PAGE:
Hi, I'm Natasha. I strongly identify with Dorie from the movie Finding Nemo. When I was a kid, I wanted to grow up to be a talk show host like Oprah (back when she interviewed 'regular' people, not celebrities).

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ABOUT ME

I am a creative, curious, playful, serious, super chill, super anxious, queer, nerdy, gendy blendy Russian Jewish weirdo who is almost always rooting for the underdog. I don't know how to explain in what ways I am weird, I just know that I am and I've come to accept and love this about myself rather than try to conform to colonial status quo ways of being and thinking, which I tried to do for half of my life. The more I let myself be myself, the more grounded and free I feel.

I was born in Leningrad (known today as Saint Petersburg) Russia in 1977. My mother and biological father divorced shortly thereafter and my mom left with me for Palestine "for a better life." I haven't seen my father since. We have connected a bit here and there over the years but we are strangers. My father wound is a deep one that I grieve when it needs tending to. This wound also experiences some healing here and there in the most unexpected ways.

 

I grew up in a small, working class immigrant family made up of my mother, stepfather, younger sister and me. My stepfather, who was also a Russian Jewish immigrant, came into my life when I was a toddler. He died when I was 16. Our relationship was fraught with conflict. I had a lot of rage towards him. I carry a very different kind of father wound from this relationship.

It's easier to understand and explain my father wounds than my mother wound. I have a lot of deep, unconditional love for my mother as well as pain. And she has her own mother wound, as generational trauma goes. One big difference between my parent wounds is that my mother has always been in my life and she's open and willing to try different, healthier ways of relating.

 

My relationship with my mother is complicated and ever evolving. We used to be enmeshed until I started going to therapy.  Slowly, surely and messily over the years, we've been relating as two adult women who like, respect and appreciate eachother and who are figuring out how to do conflict better. It is a slow, transformative and slippery process. My mother is a beautiful, creative, funny, strong and sensitive woman. We are a lot alike. She is a trip and our relationship is quite a ride. I am grateful for my mom's courage, it is what allows us to repair our dysfunction, bit by bit (and which sometimes feels like one step forward two steps back).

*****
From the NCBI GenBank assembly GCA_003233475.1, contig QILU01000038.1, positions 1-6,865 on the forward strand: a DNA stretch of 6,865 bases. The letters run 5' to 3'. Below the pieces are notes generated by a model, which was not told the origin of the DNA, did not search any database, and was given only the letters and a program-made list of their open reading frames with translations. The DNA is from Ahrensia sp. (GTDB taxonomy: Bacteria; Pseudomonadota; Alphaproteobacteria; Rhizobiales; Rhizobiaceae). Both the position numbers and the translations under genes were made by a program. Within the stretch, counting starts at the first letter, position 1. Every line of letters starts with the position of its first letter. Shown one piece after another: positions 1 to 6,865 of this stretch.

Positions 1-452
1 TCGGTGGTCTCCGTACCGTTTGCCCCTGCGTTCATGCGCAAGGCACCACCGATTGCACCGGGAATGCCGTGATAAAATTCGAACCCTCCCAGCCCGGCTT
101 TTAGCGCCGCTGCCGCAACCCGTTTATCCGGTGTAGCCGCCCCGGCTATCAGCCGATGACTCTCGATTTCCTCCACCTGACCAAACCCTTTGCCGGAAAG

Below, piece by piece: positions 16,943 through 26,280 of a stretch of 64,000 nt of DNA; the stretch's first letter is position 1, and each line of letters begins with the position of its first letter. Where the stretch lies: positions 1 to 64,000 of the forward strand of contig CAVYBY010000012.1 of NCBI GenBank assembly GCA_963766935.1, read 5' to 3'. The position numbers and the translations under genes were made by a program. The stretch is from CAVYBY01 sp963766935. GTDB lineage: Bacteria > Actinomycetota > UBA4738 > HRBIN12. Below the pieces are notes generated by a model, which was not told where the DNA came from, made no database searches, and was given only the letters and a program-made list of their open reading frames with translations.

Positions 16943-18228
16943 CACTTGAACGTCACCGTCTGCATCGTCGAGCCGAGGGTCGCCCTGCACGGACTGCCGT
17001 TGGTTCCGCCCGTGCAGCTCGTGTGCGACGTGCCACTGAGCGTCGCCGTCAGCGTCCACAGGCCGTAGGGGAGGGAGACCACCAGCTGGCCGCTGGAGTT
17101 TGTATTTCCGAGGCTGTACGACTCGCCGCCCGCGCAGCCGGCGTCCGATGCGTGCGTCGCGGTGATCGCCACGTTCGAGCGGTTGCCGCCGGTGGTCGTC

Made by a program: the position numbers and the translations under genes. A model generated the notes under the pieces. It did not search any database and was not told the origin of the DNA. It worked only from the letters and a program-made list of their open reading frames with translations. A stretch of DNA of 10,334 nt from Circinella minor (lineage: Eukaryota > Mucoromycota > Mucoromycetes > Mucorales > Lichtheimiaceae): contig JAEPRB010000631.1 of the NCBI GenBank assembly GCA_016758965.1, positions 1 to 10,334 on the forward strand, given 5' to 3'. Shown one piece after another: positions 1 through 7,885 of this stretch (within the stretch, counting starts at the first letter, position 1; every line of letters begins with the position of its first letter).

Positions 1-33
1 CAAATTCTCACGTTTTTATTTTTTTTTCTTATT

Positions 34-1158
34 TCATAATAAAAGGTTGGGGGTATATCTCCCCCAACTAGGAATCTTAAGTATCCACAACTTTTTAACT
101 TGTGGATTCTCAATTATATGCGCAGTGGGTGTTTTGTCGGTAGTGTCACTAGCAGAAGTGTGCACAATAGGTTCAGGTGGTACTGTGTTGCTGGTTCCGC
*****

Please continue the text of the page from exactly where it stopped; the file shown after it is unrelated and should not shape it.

There's all kinds of stuff that comes with growing up in an immigrant family that I have been slowly thinking, feeling and working my way through. This includes the Inconvenient Truth that no Indigenous Peoples of Turtle Island invited my family to live here, which makes us complicit in colonial genocide by living on this land in the way that we do, regardless of when, why or how we arrived here. I believe the same to be true for settlers. Everyone but Indigenous people are immigrants to Turtle Island and through ongoing colonization, we are behaving as an invasive species.

 

I have no simple or easy answers to this other than guilt will get us nowhere. One thing I am certain of is that sensical, effective solutions can only come from centering, privileging and prioritizing Indigenous voices of the land that we live on. I do this whenever and however I can.

 

I became an auntie in 2016 and again in 2019. I love being an auntie and I'm also heartbroken because I've been missing out on some foundational relationship building with my niece and nephew (ages two and five) due to the last two years of COVID and needing to practice extreme caution because I have a disabled dependent. Playing it safe and erring on the side of caution is how I've had to live through the pandemic and which I continue to do because it's not over yet.

I married my best friend Shea in 2008. Prior to this I had developed some big intimacy and commitment fears which I began unpacking and processing in therapy in my early 30's and which I've been able to slowly heal through my marriage because it is the first safe, securely attached relationship that my nervous system has experienced.